Maryland’s attorney general Brian Frosh overruled opinions that upheld or applied unconstitutional and racially discriminatory laws.
In an address to General Assembly leaders, media reports say Mr. Frosh formally overruled the opinions, saying that while changes in the law may have made them unenforceable, “we recognize that the opinions continue to serve as a reminder of the history of racial injustice perpetuated through the legal institutions of our State government.”
Many relied on the restriction of interracial marriage and the doctrine of “separate but equal” in public facilities, the attorney general’s office said in a news release. Some reviewed opinions advised that racially discriminatory laws should continue to be enforced and others applied discriminatory laws without addressing the issue of their constitutionality, the office said.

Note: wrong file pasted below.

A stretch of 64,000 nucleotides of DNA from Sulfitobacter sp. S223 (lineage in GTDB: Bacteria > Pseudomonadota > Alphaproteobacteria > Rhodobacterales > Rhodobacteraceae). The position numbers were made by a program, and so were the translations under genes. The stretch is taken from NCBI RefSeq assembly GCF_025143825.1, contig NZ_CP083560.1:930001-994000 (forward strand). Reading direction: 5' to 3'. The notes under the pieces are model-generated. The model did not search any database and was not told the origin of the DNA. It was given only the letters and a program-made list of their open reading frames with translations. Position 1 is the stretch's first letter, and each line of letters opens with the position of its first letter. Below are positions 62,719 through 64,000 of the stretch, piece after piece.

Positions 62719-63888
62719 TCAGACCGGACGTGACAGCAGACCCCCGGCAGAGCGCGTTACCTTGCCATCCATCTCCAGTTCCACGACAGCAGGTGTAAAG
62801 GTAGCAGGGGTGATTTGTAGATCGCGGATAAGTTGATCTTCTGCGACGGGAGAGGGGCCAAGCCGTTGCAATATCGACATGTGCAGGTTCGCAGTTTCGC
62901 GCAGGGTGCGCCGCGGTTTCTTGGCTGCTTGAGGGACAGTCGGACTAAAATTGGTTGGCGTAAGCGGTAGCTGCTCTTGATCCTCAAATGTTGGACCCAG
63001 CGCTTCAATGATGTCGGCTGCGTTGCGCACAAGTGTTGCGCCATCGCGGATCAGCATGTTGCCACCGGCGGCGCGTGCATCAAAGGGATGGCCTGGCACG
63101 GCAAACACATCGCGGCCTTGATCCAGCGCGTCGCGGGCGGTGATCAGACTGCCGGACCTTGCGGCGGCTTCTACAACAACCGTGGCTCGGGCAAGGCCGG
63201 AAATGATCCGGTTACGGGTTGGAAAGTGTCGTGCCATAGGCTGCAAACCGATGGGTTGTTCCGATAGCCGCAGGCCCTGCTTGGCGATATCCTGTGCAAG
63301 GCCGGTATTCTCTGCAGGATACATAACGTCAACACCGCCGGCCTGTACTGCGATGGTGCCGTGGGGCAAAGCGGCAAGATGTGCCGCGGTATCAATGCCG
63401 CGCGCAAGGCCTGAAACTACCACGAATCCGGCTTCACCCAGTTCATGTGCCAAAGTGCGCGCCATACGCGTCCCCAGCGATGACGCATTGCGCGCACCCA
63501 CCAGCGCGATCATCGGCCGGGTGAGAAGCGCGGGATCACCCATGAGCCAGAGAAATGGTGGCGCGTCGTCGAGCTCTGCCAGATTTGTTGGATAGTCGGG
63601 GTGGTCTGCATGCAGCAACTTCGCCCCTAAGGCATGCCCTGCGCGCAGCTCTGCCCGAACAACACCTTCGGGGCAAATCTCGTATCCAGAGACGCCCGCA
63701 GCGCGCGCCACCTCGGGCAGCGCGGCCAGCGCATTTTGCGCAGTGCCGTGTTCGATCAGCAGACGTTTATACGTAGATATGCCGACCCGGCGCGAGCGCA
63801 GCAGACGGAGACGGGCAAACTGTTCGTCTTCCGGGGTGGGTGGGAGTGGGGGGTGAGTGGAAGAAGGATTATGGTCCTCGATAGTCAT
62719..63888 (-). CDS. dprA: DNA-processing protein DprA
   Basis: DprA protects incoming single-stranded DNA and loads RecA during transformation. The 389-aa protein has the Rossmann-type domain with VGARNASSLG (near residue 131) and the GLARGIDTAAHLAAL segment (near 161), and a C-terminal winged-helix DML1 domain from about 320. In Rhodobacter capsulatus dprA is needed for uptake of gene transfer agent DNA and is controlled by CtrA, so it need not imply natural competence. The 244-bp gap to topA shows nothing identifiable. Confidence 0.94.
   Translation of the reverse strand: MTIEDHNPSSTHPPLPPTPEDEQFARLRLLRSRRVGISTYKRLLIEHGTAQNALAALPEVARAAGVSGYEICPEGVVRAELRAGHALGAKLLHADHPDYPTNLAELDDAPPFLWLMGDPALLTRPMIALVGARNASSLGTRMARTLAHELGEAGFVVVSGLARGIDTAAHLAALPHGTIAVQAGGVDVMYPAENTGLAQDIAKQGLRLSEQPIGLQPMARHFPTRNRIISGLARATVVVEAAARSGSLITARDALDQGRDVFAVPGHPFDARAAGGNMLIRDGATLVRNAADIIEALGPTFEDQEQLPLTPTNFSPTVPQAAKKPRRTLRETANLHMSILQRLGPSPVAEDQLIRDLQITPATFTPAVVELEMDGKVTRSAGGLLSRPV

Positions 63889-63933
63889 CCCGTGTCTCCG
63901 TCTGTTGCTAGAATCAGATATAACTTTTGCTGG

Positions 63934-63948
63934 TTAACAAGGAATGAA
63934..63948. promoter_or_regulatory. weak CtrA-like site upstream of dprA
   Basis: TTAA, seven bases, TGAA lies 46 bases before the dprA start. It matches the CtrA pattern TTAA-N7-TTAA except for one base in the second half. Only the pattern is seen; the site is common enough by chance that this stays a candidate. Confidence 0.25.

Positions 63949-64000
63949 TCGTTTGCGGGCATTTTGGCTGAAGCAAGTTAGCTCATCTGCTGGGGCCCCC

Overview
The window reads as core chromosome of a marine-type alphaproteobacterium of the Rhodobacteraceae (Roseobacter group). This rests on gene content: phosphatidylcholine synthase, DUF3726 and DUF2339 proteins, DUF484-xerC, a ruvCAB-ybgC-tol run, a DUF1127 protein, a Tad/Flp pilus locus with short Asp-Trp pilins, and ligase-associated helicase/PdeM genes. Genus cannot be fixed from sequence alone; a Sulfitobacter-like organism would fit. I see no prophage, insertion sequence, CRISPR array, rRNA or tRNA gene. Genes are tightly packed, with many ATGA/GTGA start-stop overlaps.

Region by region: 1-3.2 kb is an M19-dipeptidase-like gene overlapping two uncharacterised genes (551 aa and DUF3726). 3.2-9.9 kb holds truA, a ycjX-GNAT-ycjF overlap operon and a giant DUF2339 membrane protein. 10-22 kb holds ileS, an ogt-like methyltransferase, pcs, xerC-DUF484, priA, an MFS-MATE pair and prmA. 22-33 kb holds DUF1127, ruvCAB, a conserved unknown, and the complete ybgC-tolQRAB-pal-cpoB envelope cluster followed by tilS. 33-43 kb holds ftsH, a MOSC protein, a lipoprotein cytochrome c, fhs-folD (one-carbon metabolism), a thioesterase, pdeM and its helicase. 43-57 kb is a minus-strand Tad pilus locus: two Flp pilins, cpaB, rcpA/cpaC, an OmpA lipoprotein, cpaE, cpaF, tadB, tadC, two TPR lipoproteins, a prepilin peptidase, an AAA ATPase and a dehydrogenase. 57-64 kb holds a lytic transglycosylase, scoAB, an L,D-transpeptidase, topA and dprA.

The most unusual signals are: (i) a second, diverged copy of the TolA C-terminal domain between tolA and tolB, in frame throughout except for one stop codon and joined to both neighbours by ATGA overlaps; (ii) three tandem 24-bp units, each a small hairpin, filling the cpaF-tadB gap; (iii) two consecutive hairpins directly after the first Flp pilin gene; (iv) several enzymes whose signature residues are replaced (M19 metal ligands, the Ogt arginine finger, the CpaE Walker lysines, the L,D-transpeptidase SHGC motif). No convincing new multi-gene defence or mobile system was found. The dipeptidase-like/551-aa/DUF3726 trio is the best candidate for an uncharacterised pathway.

“We hope that our opinion today will help remove the stain of those earlier, harmful and erroneous works,” Frosh said in a statement.
The review of opinions, which go back to 1916, was inspired by Virginia Attorney General Mark Herring, who reviewed more than 50 legal opinions before leaving office earlier this year media accounts report
Frosh, a Democrat, did not seek reelection this year and will be succeeded in January by fellow Democrat Rep. Anthony Brown, who will be Maryland’s first Black attorney general.